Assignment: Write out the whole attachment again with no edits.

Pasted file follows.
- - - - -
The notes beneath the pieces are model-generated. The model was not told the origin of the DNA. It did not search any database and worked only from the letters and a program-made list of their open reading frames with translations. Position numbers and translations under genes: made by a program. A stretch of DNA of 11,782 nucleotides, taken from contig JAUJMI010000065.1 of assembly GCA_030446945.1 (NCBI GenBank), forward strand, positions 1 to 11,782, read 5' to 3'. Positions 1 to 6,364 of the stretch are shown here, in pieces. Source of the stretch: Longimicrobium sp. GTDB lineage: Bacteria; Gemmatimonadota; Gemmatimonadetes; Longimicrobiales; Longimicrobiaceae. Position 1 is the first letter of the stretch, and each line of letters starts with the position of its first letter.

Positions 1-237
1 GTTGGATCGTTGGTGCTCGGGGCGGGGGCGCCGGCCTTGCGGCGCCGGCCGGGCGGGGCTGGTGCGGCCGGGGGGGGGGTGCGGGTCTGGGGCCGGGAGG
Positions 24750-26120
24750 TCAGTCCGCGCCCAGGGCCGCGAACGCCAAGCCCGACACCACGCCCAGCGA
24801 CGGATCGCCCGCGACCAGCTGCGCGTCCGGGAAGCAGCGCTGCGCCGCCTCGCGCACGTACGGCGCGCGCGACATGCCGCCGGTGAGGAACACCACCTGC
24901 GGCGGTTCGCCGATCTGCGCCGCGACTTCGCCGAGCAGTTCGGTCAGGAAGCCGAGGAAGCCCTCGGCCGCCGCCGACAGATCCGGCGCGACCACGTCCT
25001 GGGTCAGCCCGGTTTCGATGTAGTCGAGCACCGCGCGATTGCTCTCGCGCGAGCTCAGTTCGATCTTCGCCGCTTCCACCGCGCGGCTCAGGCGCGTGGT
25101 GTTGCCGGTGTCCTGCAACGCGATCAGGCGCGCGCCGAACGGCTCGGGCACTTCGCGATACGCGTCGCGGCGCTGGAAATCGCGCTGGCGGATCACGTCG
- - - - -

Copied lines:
The notes beneath the pieces are model-generated. The model was not told the origin of the DNA. It did not search any database and worked only from the letters and a program-made list of their open reading frames with translations. Position numbers and translations under genes: made by a program. A stretch of DNA of 11,782 nucleotides, taken from contig JAUJMI010000065.1 of assembly GCA_030446945.1 (NCBI GenBank), forward strand, positions 1 to 11,782, read 5' to 3'. Positions 1 to 6,364 of the stretch are shown here, in pieces. Source of the stretch: Longimicrobium sp. GTDB lineage: Bacteria; Gemmatimonadota; Gemmatimonadetes; Longimicrobiales; Longimicrobiaceae. Position 1 is the first letter of the stretch, and each line of letters starts with the position of its first letter.

Positions 1-237
1 GTTGGATCGTTGGTGCTCGGGGCGGGGGCGCCGGCCTTGCGGCGCCGGCCGGGCGGGGCTGGTGCGGCCGGGGGGGGGGTGCGGGTCTGGGGCCGGGAGG
Positions 24750-26120
24750 TCAGTCCGCGCCCAGGGCCGCGAACGCCAAGCCCGACACCACGCCCAGCGA
24801 CGGATCGCCCGCGACCAGCTGCGCGTCCGGGAAGCAGCGCTGCGCCGCCTCGCGCACGTACGGCGCGCGCGACATGCCGCCGGTGAGGAACACCACCTGC
24901 GGCGGTTCGCCGATCTGCGCCGCGACTTCGCCGAGCAGTTCGGTCAGGAAGCCGAGGAAGCCCTCGGCCGCCGCCGACAGATCCGGCGCGACCACGTCCT
25001 GGGTCAGCCCGGTTTCGATGTAGTCGAGCACCGCGCGATTGCTCTCGCGCGAGCTCAGTTCGATCTTCGCCGCTTCCACCGCGCGGCTCAGGCGCGTGGT
25101 GTTGCCGGTGTCCTGCAACGCGATCAGGCGCGCGCCGAACGGCTCGGGCACTTCGCGATACGCGTCGCGGCGCTGGAAATCGCGCTGGCGGATCACGTCG